RACHEL HAIR - Hubcaps & Potholes

RACHEL HAIR - Hubcaps & Potholes
March Hair Records MHRCD001

Rachel Hair began to learn clarsach at age ten, and graduated with a first class degree from Strathclyde University, her final solo honours recital winning her a prize. With her family hailing from Scotland and Ireland, you begin to appreciate the album's sub-title, Scottish, Irish and original harp music. Rachel's original tunes include the lively, cheerful Starry-Eyed Lads and Charmed, and the very gentle Marie's Tune. Rachel has clearly worked hard in arranging and producing the album herself, and she's certainly succeeded in her desire to 'show the harp's strength and strong rhythmic capabilities as a solo instrument'.

Seven of this album's eleven tracks feature solo harp, and allow Rachel to demonstrate the clarsach's expansive, voluptuous sound to beautiful and sensitive effect. The bright melodies are always countered by resonant bass notes. She interprets tunes written by other musicians beautifully including Gordon Gunn, Anxo Pintos, and Ishbel MacDonald. Of real note is Da Day Dawn/Gillians Waltz, just under nine minutes long, the latter tune featuring Douglas Millar's sensitive contribution on piano. Canco Cru, by Berrogüetto 's Anxo Pintos , pays attention to rhythm and structure. Peter Webster contributes flute on Chandni Chowk.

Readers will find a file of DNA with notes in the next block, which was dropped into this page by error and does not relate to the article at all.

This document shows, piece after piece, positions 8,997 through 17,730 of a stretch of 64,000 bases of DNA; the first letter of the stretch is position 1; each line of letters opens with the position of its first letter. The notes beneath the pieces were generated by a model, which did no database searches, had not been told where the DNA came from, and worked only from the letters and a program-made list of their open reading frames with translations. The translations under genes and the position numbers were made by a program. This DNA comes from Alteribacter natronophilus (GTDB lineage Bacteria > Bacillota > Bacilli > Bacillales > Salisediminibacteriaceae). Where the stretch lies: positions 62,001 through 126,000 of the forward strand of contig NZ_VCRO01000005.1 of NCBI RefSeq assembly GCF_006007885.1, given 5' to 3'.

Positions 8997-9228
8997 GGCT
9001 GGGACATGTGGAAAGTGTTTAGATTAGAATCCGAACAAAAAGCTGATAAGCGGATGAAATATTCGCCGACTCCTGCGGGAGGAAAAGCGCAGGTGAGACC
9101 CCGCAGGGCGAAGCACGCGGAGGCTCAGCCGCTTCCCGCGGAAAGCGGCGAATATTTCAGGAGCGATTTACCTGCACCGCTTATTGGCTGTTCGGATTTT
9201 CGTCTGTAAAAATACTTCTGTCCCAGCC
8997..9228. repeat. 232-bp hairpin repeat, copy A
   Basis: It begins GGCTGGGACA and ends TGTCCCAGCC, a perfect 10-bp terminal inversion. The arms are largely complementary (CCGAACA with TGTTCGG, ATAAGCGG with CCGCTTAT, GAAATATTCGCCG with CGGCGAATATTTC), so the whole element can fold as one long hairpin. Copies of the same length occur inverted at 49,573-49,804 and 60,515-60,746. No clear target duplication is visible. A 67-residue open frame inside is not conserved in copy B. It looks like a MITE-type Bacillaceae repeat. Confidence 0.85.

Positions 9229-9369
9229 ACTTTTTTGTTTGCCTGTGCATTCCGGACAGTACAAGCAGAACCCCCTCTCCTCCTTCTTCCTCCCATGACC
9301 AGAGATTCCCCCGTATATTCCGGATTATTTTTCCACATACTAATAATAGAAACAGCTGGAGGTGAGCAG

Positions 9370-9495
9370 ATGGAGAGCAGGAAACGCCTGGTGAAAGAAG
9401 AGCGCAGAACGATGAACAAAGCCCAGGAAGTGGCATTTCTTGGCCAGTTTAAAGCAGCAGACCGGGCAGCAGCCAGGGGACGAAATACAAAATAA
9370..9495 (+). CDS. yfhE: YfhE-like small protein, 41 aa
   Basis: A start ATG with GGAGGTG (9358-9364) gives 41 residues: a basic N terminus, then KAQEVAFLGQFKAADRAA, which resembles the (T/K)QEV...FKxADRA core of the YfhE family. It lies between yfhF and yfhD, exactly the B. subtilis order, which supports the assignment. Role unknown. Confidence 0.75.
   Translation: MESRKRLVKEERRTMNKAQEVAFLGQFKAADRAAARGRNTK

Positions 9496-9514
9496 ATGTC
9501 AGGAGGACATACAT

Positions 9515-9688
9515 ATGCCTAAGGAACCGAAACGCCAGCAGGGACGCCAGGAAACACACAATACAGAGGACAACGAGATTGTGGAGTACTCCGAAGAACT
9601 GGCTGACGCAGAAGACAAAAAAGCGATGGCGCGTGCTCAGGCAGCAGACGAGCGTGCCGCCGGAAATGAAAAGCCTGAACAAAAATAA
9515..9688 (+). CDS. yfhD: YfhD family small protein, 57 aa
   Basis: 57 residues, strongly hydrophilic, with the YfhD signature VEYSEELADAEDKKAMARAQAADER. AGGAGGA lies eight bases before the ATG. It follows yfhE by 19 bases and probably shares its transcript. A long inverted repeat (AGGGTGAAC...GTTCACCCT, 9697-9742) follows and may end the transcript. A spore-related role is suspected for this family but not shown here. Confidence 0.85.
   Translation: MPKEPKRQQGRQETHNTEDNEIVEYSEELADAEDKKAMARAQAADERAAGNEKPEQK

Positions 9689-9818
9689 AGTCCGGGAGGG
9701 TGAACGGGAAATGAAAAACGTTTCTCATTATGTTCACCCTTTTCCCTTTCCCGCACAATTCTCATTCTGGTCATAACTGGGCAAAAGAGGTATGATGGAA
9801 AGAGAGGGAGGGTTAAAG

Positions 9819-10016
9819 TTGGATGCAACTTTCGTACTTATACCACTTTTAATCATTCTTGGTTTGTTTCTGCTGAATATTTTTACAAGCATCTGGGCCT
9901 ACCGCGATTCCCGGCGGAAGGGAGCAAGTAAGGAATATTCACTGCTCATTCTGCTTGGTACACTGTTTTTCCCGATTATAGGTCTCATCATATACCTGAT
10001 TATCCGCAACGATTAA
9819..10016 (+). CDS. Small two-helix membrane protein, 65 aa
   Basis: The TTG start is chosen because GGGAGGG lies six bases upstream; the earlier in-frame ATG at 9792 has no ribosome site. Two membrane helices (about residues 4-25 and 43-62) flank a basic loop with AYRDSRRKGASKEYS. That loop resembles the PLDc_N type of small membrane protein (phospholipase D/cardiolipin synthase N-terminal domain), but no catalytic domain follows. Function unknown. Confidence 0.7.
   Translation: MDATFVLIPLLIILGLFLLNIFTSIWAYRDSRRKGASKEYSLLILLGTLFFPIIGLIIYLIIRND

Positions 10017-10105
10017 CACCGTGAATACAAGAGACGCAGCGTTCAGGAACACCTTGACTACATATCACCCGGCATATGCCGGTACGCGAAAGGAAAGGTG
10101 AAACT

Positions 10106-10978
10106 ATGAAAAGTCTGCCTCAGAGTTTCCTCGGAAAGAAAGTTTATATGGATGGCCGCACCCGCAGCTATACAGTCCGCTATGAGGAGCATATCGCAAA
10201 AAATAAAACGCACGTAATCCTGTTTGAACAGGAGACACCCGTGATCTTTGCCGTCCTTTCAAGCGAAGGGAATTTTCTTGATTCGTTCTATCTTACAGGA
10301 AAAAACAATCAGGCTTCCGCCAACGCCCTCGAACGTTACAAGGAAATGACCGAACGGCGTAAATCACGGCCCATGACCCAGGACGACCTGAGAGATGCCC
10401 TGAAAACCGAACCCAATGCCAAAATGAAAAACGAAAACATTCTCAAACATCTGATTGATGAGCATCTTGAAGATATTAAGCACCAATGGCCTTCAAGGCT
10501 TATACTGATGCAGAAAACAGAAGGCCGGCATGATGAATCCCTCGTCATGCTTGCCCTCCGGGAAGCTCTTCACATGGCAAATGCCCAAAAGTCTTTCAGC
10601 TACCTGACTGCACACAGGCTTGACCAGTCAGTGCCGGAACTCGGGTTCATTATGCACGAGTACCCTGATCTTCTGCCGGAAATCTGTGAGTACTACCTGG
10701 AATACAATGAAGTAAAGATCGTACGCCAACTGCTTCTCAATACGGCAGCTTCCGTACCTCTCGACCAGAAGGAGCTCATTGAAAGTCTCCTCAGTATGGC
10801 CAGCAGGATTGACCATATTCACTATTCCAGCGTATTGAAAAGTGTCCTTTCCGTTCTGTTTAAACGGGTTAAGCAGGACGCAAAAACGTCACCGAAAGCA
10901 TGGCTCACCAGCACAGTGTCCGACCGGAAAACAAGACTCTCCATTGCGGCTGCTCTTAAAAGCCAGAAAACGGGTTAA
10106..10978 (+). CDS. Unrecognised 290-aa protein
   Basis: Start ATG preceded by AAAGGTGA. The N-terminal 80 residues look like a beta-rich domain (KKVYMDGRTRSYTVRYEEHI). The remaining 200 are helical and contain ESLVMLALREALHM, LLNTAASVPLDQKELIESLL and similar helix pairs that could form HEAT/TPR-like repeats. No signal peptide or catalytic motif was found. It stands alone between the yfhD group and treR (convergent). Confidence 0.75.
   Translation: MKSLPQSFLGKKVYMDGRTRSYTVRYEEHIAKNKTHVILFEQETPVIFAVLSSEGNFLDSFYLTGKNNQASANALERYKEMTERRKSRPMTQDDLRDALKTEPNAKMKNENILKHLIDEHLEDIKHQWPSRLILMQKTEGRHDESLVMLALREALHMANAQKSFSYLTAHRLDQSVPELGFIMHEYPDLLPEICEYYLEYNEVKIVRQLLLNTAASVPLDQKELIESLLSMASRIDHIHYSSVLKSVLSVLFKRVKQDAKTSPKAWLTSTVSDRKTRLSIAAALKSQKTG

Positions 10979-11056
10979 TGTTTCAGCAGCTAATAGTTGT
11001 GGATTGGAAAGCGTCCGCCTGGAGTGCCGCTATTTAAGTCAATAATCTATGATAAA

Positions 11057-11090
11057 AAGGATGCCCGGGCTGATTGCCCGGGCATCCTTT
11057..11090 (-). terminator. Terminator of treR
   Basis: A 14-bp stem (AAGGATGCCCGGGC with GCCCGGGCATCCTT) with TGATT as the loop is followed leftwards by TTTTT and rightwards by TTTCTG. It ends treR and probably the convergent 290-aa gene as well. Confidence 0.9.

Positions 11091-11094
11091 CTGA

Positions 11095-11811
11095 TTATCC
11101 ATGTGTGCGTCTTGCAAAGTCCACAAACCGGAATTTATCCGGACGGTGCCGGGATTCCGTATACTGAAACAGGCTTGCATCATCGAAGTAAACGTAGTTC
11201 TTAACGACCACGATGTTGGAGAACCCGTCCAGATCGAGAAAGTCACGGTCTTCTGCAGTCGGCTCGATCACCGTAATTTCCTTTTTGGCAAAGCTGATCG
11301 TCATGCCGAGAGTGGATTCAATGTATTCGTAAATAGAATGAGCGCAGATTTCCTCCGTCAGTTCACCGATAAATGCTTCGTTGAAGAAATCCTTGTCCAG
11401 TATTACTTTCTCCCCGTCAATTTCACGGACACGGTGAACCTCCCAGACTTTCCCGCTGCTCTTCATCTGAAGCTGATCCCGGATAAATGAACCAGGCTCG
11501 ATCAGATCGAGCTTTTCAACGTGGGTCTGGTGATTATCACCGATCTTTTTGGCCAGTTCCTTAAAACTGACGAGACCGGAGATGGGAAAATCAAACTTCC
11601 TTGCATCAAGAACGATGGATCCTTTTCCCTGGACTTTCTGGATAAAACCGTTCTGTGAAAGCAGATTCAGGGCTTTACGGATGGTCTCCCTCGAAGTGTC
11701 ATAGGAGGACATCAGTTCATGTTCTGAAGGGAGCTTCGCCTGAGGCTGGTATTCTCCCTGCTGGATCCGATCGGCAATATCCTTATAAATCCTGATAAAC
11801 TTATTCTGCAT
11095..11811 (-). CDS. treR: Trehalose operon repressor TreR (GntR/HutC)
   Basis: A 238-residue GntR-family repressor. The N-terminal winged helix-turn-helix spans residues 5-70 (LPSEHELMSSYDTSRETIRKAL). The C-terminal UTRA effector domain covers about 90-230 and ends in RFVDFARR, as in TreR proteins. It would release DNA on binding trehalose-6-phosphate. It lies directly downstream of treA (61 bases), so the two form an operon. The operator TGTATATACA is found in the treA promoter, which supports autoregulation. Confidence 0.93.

In case you're wondering, Rachel called her album 'Hubcaps & Potholes' after writing a tune to 'celebrate' bursting two of the tyres on her mum's car a week after passing her driving test - it's a breezy, jaunty sounding tune with more than a hint of menace in the bass notes - so perhaps it's very aptly named!

This highly accomplished album is a pleasure to listen to, and warmly recommended to those who enjoy hearing the harp beautifully played. I picked up a few clues as to where Rachel's musical career is heading from the letter accompanying her CD - she appears keen to explore the duo potential of harp and piano with pianists Douglas Millar and Michael Rose.

Debbie Koritsas

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This album was reviewed in Issue 71 of The Living Tradition magazine.